Teaching in the Detroit Public Schools Community District (DPSCD) is finally paying off for teachers, with Superintendent Dr. Nikolai Vitti announcing the restoration of teacher pay after the Financial Review Committee (FRC) approved a Letter of Agreement made with DPSCD, the Detroit Federation of Teachers (DFT) and the American Federation of Teachers Local Unit 231 (AFT).
The agreement provides a one-time bonus of $1,373.60 for the 2018-2019 school year to more than 2,000 top-step teachers, DPSCD’s crediting of internal and external teaching service to current and future teachers, and the repayment of the Termination Incentive Plan (TIP) funds.
The recommendation was approved by the DPSCD Board and the FRC, following their approval of DPCSD’s 2018-2019 budget of $732 million. Previously, DPSCD was restricted to recognizing two years of experience, which limited its ability to recruit teachers. Now, DPSCD can offer competitive salaries and recognize outside experience, enabling DPSCD to be a competing option for certified teachers who are currently considering suburban school districts.
“This is unquestionably one of the longest steps we have taken toward rebuilding the DPSCD,” said Vitti. “It simultaneously moves us closer to making teachers whole after Emergency Management while also having a sustainable impact on our children by limiting vacancies and reducing class size.”
“Our students are too talented to continue to go year after year without a solid teacher from preschool all the way to 12thgrade. This is a significant step of solving that problem, from a strategic point of view.”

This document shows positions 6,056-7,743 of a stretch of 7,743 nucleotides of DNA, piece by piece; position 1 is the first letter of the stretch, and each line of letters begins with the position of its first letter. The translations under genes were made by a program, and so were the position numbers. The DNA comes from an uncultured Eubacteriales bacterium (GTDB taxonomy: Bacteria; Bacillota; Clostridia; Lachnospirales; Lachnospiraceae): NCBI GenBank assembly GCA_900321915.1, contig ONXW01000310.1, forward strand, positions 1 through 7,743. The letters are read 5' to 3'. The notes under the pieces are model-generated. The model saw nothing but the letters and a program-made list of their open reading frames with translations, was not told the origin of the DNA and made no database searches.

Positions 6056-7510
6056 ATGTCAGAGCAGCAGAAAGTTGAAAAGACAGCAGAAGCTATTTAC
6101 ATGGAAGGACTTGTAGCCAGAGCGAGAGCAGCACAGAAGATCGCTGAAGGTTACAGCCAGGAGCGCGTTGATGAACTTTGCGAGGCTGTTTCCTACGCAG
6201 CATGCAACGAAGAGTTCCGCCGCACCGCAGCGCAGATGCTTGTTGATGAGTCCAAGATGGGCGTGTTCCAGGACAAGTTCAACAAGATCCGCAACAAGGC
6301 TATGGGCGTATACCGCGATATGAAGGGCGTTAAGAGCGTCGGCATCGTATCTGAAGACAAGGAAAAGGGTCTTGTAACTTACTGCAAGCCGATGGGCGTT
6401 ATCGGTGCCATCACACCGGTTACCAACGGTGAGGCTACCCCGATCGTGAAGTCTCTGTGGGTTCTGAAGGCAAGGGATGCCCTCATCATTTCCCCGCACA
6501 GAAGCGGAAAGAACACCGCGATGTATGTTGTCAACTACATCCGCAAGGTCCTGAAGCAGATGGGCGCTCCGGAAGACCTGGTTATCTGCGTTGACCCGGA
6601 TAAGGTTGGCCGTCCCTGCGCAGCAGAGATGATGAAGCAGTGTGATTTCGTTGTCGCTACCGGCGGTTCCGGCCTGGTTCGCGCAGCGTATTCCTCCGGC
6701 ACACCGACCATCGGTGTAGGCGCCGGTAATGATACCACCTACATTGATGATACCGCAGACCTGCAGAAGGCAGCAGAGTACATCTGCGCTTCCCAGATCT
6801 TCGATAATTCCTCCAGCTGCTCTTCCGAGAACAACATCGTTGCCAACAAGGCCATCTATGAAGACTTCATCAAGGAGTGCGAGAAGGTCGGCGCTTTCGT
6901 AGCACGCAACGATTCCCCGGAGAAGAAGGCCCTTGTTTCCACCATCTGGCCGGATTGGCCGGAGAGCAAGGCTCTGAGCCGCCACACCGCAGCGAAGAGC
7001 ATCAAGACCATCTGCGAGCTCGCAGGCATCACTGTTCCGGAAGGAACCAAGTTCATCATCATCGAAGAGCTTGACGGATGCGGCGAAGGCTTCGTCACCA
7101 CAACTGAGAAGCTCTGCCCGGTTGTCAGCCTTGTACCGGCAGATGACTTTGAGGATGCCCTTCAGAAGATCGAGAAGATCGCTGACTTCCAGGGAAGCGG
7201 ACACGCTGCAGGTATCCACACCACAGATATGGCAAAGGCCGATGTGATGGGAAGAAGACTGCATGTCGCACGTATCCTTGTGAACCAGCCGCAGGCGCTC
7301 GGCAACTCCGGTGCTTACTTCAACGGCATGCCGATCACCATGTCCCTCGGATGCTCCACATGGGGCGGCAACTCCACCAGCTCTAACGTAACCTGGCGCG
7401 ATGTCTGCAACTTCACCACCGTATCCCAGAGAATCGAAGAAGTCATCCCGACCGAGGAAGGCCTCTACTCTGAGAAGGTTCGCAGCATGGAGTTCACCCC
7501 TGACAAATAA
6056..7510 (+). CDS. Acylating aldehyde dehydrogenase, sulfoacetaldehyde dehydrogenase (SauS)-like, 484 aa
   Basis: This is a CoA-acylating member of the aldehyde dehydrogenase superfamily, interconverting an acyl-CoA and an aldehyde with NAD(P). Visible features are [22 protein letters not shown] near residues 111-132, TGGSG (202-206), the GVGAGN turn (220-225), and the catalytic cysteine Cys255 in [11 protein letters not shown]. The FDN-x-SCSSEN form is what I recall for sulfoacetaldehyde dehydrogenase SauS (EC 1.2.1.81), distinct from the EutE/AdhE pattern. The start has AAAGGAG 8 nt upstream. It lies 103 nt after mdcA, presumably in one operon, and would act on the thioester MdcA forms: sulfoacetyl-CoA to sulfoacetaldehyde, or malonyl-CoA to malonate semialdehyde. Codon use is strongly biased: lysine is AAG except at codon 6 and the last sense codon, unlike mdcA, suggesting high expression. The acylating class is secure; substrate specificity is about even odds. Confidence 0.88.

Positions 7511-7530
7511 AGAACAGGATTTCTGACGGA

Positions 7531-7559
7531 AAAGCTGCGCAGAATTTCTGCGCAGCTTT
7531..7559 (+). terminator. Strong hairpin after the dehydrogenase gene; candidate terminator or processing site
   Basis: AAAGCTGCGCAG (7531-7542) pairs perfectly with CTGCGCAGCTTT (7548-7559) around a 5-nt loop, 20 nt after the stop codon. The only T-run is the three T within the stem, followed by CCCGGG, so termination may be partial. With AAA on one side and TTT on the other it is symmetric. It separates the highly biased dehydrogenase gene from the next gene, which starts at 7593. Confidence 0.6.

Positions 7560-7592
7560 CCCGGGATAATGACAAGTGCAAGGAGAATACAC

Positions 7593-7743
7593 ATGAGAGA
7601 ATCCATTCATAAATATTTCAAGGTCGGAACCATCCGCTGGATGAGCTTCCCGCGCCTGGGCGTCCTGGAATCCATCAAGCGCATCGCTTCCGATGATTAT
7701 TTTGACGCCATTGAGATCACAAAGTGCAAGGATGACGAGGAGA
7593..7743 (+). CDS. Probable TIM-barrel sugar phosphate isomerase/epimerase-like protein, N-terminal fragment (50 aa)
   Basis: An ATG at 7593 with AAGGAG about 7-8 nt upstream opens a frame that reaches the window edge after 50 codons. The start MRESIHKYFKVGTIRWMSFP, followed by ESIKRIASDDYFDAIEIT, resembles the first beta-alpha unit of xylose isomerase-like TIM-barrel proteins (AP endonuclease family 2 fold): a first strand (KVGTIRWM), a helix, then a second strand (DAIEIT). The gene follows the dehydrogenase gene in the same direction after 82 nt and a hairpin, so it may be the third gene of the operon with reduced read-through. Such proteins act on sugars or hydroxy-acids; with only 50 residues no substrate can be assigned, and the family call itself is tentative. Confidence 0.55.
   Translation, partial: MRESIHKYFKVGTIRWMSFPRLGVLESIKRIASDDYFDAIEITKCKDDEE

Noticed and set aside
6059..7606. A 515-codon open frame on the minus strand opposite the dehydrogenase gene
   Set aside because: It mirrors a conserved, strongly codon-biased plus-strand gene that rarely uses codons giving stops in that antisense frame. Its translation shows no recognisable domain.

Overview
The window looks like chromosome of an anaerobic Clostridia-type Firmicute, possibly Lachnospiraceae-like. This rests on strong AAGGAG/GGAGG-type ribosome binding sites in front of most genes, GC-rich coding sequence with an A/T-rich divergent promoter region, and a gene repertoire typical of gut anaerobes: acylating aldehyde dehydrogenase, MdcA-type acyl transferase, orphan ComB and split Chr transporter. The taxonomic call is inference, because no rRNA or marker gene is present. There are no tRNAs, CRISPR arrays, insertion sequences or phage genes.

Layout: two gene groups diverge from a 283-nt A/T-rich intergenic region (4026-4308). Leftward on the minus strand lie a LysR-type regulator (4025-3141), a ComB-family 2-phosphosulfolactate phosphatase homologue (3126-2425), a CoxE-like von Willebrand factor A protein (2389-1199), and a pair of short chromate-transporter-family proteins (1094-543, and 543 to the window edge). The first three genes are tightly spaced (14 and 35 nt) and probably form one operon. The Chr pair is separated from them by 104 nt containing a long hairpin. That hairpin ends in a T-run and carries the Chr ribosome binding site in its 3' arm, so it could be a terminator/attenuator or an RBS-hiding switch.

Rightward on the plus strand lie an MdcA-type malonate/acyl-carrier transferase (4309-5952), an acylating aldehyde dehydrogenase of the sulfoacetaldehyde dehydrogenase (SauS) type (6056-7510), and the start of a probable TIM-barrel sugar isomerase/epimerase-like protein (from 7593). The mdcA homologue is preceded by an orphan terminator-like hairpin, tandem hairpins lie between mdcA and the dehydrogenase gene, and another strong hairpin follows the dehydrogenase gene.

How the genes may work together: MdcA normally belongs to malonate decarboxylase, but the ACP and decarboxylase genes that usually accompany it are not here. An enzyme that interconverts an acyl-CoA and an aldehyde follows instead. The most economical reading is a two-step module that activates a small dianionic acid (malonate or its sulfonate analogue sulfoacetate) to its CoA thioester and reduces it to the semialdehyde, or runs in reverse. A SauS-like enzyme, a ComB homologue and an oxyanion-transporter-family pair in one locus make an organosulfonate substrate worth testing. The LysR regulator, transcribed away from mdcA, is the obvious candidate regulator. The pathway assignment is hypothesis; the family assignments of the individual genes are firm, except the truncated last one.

In July of 2017, the DFT ratified a new contract agreement with the DPSCD benefiting approximately 3,900 teachers and other school-related personnel. Since its adoption, the DPSCD saw a decrease in teacher vacancies – which were approximately 275 last year and are currently at 190 – while adding 250 additional classrooms with the return of the Education Achievement Authority schools.
“As a school board and leadership team, we understand to reach our goals and realize our vision, we need to act boldly and strategically,” said Iris Taylor, DPSCD board president. “Dr. Vitti has problem-solved and developed trust with our teachers and DFT to strategically move our budget to address the board’s priorities. We are now positioned to be successful by attracting and retaining employees needed to do this urban public education reform work.”
DPSCD teachers in attendance at Amelia Earhart Elementary-Middle School in Southwest Detroit clapped their hands in rejoice after hearing the news. Some of the main stumbling blocks in restoring order to schools in Detroit has been the lack of adequate teaching because of lack of pay, resources, supplies, and facilities. The announcement at least addresses one of those important issues for the teachers.
“We want to thank the Board of Directors and the FRC for even considering this,” said Deb Hoerres, who has been teaching for over 25 years. “This is a very important step for recruiting teachers for Detroit and having worked in the Detroit area, my commitment has always been for urban learning and making sure that equity for learning for all students is there. Closing that financial gap so that our experience is acknowledged is extremely important to me personally and it will be for the recruiting prospects moving forward. Putting those priorities first really makes a difference in the classroom for us and the students.”
Altogether, Vitti said the announcement will cost the DPSCD roughly $30 million in investments for current and future teachers. TIP will be an estimated $22 million payout and teachers will receive that no later than September 2018. The one-time bonus will cost $3.3 million, $3 million will go to current teachers who qualify under the new experience agreement, and another $3 million for future teachers who qualify under the new experience agreement.
“This agreement includes all of DFT membership,” said Vitti. “That includes guidance counselors, psychologists, and social workers. However, those other unions that are not in DFT are not included. I would say 80-90 percent of teachers currently employed by our district benefit from this announcement.”